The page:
One such platform is a subset of artificial intelligence called natural language generation (NLG), a technology able to humanize and simplify data analysis and reporting. NLG combines data analytics with computational linguistics to deliver in words information otherwise hidden in diverse data sets, and deliver actionable insights. By mimicking natural human syntax, the technology can go beyond crunching numbers to simplify data and tailor the analysis based on the audience.

I’ve spent the last five years working with a team of sciences at Arria NLG, a global leader in NLG, developing the sophisticated technology that makes such translation of data a reality. The platform is composed of two major “skill sets:” analysis & interpretation and information communication. In the analysis & interpretation stage, the system evaluates various sources of data that need to be explained and extracts and deduces from this data important facts and insights that should be communicated. The results of this process are informational units we call messages. Then starts the second stage: information communications. This stage of processing takes the messages delivered by the analytics and works out how to communicate the information they contain in an articulate and coherent manner using plain language and, where appropriate, graphical representations of the data with automatically generated annotations. Voice output can also be produced.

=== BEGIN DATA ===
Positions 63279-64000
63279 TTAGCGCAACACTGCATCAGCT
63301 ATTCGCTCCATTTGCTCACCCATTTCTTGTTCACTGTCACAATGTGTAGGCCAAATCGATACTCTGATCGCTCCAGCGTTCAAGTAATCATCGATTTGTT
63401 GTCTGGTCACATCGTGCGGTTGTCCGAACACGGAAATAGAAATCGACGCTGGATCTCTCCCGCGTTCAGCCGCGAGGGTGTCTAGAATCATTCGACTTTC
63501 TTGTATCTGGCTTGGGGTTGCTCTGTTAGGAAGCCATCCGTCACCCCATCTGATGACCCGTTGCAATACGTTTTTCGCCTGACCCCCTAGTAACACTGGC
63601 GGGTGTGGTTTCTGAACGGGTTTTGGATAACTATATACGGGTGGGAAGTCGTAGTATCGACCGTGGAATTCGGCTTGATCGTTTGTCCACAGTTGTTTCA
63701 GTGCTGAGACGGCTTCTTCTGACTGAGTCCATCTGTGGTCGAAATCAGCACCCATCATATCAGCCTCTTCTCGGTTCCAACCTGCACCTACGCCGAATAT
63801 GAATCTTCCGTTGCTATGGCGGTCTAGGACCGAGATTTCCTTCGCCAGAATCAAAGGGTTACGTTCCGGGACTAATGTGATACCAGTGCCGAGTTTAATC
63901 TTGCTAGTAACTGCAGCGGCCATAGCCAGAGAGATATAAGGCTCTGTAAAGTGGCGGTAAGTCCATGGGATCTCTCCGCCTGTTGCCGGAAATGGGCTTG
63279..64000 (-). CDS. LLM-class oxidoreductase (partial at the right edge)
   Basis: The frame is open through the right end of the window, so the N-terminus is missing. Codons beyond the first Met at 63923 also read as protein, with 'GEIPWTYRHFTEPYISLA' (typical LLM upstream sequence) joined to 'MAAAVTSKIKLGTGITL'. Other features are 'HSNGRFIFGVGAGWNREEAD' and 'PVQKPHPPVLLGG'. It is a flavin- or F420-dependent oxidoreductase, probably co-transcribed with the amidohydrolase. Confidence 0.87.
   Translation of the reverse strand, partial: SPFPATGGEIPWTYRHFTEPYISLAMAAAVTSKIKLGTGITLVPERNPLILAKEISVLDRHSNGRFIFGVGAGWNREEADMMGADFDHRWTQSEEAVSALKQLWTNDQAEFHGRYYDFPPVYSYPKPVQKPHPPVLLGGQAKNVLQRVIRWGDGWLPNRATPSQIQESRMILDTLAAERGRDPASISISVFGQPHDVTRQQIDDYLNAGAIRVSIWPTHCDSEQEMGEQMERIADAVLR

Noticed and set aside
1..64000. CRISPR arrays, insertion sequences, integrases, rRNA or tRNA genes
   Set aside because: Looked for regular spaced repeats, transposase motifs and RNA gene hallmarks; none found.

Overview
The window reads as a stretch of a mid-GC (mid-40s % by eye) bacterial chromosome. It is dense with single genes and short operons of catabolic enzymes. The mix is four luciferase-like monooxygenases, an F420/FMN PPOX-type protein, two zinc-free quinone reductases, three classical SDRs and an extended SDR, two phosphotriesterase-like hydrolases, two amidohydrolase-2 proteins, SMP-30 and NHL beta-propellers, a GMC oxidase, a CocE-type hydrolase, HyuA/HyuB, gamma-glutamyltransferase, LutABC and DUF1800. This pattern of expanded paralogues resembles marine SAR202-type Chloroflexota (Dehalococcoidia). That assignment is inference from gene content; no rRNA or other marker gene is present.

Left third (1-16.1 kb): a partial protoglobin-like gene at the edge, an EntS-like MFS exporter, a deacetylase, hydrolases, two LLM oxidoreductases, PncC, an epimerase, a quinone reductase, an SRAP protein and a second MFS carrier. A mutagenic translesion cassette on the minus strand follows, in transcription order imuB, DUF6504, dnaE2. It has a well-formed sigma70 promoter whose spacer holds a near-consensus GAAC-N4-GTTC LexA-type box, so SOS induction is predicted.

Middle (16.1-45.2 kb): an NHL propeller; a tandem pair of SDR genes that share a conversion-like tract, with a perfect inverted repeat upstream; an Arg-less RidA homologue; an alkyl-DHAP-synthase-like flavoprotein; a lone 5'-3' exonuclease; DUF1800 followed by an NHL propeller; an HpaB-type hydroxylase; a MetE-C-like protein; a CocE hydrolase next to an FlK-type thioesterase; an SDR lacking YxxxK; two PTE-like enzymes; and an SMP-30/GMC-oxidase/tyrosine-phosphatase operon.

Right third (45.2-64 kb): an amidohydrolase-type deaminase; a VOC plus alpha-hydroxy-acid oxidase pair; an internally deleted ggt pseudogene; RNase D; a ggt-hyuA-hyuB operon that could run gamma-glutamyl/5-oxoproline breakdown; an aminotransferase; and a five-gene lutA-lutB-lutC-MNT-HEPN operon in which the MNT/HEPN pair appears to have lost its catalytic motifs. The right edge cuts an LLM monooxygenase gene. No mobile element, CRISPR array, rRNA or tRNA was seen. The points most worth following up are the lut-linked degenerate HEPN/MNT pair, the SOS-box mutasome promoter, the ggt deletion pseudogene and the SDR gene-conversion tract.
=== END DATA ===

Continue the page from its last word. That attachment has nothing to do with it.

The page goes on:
For example, take a financial advisor who spends most of her day interpreting data to provide investors with up-to-date information about their assets and investments. NLG can replicate this adviser – looking at data as she does, writing and even speaking the insights she provides in her tone and voice. NLG technology digests large sets of financial data and generates tailored reports that explain portfolio performance. The financial advisor can then review, assess, and share the reports or schedule automatic delivery to her client, saving hours of rote analytical work. These financial advisors are liberated from having to spend their days reporting past performance and freed to spend time researching investment strategies or providing other advice to clients.